Solving the Puzzle of Value Creation

Rubics Cube

Over the past three decades Six Sigma has swept across the landscape of international commerce and distinguished itself as a new and better way of doing business. While the first generation of Six Sigma (G1) was focused on product quality, the second generation (G2) was concerned with business economics. In this context, it can be said that G1 was largely quality-centric and G2 was cost-centric.

Across that period of time (G1 through G2), Six Sigma grew in popularity at an astounding rate.  Essentially, Six Sigma was rapidly becoming the “tool of choice” for driving business improvements to the bottom line.  And now in the 2010’s, we’re seeing Six Sigma evolve again, to an even higher level.  This new generation of Six Sigma envelopes the customer and provider, but the focus is on the creation of value.  In this context, the third generation (G3) is value-centric.

Being value-centric means the customer and provider must concurrently realize full value entitlement in every aspect of the business relationship if that union is to grow and prosper.  In other words, companies must now be outwardly and inwardly focused at the same time.  An organization’s ability to create and exchange value (in a quality way) is what a good business is all about – from the customer’s and provider’s perspective.

In this sense, G3 is branded with the mantra: Quality of Business Versus Business of Quality.  As we reflect on this mantra, the positive implications can quickly become overwhelming.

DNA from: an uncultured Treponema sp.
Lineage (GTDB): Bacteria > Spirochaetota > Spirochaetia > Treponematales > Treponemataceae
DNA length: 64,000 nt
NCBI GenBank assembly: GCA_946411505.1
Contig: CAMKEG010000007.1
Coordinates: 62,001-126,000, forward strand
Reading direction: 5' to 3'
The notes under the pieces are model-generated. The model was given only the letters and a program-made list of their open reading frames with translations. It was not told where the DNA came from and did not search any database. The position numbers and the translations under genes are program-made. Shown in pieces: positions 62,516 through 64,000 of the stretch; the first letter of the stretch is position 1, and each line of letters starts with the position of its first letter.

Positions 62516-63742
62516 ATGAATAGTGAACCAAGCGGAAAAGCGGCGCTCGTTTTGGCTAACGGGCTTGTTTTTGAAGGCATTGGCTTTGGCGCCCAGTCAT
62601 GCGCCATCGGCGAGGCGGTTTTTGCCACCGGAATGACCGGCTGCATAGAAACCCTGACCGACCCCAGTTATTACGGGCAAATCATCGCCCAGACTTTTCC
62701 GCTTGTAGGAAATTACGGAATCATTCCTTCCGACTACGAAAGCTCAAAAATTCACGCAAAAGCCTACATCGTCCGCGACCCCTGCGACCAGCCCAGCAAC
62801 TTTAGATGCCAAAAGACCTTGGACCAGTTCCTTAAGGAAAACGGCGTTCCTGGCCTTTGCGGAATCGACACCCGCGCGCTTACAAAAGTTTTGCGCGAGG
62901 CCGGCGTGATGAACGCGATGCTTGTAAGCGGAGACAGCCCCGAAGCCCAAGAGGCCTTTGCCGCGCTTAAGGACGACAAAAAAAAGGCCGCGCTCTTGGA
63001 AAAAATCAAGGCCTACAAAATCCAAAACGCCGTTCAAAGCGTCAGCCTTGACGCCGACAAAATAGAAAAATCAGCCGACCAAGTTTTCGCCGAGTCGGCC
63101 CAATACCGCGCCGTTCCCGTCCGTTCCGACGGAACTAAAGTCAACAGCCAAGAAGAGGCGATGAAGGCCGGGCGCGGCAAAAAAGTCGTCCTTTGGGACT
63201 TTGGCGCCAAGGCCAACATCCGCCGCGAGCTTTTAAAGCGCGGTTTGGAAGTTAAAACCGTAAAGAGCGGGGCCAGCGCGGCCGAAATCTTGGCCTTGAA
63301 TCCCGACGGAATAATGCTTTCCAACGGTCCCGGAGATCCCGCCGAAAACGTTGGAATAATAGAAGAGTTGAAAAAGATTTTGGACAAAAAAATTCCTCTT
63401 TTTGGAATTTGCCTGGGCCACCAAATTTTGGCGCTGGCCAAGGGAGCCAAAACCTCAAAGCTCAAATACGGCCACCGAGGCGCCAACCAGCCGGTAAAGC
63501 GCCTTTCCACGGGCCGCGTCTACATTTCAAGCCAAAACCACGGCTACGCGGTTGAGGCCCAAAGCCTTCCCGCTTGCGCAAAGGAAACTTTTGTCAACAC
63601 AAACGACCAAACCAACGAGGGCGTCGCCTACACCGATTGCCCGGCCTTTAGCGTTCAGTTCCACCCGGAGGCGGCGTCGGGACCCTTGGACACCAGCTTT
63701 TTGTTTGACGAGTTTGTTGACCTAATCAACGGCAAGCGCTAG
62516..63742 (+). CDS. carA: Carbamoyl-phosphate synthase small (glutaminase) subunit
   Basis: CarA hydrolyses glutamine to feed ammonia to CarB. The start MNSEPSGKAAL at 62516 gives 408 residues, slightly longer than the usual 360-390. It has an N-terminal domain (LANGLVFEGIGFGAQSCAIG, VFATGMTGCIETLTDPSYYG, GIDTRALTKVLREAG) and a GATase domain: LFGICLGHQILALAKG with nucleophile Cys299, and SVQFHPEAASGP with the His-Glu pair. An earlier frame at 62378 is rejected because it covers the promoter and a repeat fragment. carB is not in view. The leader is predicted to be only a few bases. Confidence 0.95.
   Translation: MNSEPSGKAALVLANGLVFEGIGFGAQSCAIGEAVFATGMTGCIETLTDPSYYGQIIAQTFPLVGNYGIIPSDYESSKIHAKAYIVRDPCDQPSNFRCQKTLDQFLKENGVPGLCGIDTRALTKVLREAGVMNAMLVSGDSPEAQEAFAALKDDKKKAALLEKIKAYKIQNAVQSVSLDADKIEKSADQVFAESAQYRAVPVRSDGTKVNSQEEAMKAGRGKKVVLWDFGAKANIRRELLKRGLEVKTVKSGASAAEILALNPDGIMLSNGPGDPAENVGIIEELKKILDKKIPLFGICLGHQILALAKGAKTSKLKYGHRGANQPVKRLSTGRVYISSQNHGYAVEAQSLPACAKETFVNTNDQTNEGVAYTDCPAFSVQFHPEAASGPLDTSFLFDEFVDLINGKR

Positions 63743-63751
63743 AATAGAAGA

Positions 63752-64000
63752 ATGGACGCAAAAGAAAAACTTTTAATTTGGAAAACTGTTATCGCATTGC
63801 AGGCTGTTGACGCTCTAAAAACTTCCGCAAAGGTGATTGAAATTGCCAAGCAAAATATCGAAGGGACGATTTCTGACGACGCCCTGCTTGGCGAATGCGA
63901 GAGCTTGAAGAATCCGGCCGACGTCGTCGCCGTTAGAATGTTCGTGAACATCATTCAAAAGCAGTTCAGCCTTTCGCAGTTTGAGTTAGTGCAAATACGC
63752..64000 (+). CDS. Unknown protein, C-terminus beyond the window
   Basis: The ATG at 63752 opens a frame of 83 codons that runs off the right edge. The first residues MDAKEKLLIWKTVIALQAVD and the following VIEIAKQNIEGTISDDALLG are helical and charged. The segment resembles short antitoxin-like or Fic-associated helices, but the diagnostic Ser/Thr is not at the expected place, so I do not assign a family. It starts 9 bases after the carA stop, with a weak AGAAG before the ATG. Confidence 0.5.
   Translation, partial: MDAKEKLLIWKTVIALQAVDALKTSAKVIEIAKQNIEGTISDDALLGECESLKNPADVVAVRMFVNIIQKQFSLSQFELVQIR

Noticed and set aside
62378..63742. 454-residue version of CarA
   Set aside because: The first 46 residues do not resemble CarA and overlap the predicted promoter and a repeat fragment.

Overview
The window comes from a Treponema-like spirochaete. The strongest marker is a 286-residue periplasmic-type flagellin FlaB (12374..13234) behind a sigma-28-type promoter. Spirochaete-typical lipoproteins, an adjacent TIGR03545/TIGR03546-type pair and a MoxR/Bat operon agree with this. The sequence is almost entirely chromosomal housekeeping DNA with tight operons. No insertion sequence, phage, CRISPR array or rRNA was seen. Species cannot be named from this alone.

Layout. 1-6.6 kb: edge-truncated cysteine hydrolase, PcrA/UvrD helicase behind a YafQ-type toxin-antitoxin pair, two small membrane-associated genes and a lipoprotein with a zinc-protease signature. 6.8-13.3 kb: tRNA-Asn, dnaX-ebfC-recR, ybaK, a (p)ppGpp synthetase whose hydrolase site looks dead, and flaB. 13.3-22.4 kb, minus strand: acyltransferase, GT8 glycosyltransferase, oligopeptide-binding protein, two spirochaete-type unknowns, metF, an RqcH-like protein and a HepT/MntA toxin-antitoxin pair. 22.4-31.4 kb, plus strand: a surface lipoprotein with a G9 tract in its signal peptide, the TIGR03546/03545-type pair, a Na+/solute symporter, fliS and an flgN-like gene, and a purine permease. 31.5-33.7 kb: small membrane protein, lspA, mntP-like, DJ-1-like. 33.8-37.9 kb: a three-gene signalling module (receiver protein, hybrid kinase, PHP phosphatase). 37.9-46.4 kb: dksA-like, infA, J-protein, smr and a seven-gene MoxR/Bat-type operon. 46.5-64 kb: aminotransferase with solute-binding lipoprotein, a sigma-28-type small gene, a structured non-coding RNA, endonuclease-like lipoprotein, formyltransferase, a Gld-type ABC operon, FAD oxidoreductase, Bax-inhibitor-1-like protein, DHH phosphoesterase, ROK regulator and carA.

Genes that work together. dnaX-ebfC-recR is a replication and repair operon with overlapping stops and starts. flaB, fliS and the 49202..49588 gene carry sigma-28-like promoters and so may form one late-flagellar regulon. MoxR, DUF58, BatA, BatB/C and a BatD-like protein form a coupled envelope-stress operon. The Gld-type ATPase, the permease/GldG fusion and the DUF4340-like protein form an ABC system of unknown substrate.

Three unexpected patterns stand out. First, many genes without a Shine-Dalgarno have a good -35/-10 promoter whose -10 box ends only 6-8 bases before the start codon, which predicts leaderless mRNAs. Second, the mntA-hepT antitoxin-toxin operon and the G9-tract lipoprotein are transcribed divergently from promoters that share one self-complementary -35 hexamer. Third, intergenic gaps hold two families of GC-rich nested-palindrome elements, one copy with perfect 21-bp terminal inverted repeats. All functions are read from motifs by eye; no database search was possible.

Simply stated, G3 creates higher levels of tangible value by focusing business leaders, operational managers, and key Six Sigma players on a simple, but highly effective four-phase process, called ICRA. These letters stand for the progressive flow of strategic activity leading to the on-going creation of value – Innovation, Configuration, Realization and Attenuation.  Exhibit 1.0 presents the four phases of the ICRA Value Creation Strategy.

Exhibit 1.0. The Four Phases of Value Creation

When considering ICRA as a strategic process, it is important to recognize that the Innovation Phase is about creating new opportunities for growth and improvement.  From here, we are naturally guided to the Configuration Phase where channels are created to move raw ideas from visionary concepts to detailed plans.

Following this, the Realization Phase is invoked so as to transition the critical designs from mere ideas into a physical existence. Once the ideas have been manifested into a deliverable form, the Attenuation Phase seeks to identify and abate the many risks commonly associated with the act of realization. Such is the process of value creation.

The ICRA roadmap takes on even more meaning when it is crossed with the four primary domains of an enterprise – Market, Business, Product, and Process (MBPP). The resulting intersects of ICRA and MBPP reveal there are 16 core competencies of a world-class business. When these competencies are focused on the creation of value, the net effect is a comprehensive and unparalleled set of organizational capabilities.  Exhibit 2.0 provides the ICRA matrix and 16 core competencies.

Exhibit 2.0. The 16 Core Competencies

In summary, the ICRA strategy creates higher levels of tangible value by focusing business leaders, operational managers, and team leaders on a simple, but highly effective four-step process called ICRA, which stands for Innovation, Configuration, Realization and Attenuation – the 4 steps for achieving a distinct competitive advantage.